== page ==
File photo of Phil Hogan
Phil Hogan on Wednesday night resigned as the European Union's (EU) Commissioner for Trade over his controversial attendance at a golf club event and possible violation of COVID-19 containment rules during his recent trip to Ireland.
"I deeply regret that my trip to Ireland - the country that I have been so proud to represent as a public servant for most of my adult life - caused such concern, unease and upset," the Irish politician said in a statement published on the official website of the European Commission.
Hogan argued that he tried to comply with COVID-19 regulations in Ireland and thought he had met with all public health guidelines.
"It is important to state that I did not break any law," he insisted, but admitted that as a public representative he should have been more rigorous in the adherence to the public health guidelines.
Hogan was reported to have attended an event at the Oireachtas Golf Society last Wednesday together with 80 others, and failed to comply with the 14-day self-isolation rule in line with the Irish restrictions for travellers arriving from areas of high epidemiological risks.
"The controversy concerning my recent visit to Ireland was becoming a distraction from my work as an EU Commissioner and would undermine my work in the key months ahead," he said in the statement after tendering the resignation to President of the European Commission Ursula von der Leyen.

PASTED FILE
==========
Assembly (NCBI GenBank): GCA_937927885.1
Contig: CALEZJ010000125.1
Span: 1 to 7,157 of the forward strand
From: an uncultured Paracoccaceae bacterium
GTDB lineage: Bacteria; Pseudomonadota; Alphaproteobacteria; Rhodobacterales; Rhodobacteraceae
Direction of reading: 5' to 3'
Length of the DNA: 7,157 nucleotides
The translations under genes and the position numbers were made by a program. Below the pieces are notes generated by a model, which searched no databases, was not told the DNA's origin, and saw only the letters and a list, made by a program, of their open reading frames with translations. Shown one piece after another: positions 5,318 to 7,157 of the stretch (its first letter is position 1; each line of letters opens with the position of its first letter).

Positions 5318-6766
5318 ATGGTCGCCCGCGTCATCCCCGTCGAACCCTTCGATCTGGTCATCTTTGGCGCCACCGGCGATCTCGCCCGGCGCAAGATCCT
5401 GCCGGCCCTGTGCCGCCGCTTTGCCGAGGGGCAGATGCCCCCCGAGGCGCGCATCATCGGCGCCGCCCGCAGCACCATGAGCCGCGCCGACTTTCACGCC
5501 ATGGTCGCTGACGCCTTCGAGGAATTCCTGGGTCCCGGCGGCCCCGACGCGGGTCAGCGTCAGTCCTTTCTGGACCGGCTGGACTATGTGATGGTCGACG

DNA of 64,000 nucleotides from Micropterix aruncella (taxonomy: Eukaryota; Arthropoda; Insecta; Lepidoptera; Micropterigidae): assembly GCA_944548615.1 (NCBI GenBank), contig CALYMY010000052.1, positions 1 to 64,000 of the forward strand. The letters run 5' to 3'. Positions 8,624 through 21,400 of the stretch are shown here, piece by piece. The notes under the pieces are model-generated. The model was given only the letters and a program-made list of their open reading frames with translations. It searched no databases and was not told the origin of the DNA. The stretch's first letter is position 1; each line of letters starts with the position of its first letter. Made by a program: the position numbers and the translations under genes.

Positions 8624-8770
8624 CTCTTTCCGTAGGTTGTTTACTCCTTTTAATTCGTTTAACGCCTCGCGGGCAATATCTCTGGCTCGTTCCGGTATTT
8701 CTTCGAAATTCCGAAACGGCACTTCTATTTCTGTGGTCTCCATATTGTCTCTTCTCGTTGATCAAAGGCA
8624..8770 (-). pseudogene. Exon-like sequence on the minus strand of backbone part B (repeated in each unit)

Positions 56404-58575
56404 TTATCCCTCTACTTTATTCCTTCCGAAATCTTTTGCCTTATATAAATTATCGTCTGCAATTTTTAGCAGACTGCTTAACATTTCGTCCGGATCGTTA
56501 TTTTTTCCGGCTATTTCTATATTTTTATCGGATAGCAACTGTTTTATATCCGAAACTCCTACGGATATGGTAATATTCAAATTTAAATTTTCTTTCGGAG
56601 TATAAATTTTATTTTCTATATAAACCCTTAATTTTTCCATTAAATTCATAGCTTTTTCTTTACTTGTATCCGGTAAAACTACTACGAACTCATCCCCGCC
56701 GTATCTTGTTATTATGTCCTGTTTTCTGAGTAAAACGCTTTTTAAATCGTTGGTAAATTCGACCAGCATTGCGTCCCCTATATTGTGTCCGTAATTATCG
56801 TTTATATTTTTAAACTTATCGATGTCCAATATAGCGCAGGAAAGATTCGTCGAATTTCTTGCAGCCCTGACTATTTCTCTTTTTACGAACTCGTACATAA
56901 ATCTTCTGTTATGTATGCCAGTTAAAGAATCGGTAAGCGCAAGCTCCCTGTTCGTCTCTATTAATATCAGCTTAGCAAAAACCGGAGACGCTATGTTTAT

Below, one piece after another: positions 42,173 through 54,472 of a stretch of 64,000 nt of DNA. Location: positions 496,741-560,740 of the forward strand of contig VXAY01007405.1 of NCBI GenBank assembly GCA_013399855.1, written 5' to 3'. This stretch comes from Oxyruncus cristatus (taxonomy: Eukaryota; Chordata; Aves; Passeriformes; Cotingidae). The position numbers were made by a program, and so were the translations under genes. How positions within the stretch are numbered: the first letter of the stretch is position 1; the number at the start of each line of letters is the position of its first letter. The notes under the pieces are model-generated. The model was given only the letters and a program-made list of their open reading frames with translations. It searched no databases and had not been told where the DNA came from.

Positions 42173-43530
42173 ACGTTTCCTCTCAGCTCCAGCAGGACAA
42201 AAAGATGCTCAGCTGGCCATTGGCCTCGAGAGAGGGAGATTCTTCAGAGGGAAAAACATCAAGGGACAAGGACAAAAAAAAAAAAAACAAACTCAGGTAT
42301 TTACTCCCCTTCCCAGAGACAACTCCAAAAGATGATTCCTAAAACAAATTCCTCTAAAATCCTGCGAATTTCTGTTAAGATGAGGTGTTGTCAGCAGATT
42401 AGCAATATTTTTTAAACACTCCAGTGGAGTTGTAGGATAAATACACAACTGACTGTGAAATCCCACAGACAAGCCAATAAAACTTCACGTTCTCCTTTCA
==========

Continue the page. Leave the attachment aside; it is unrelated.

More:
"I respect his decision. I am grateful for his work as a Trade Commissioner and a member of my team," von der Leyen tweeted in response to Hogan's resignation statement.
Hogan formally received the designation of the trade commissioner from von der Leyen on Dec. 1, 2019. Previously he had served as European Commissioner for Agriculture and Rural Development.
"I am proud of my record and achievements as European Commissioner and I hope history will judge them favorably, when the final assessment is made," he said in the statement.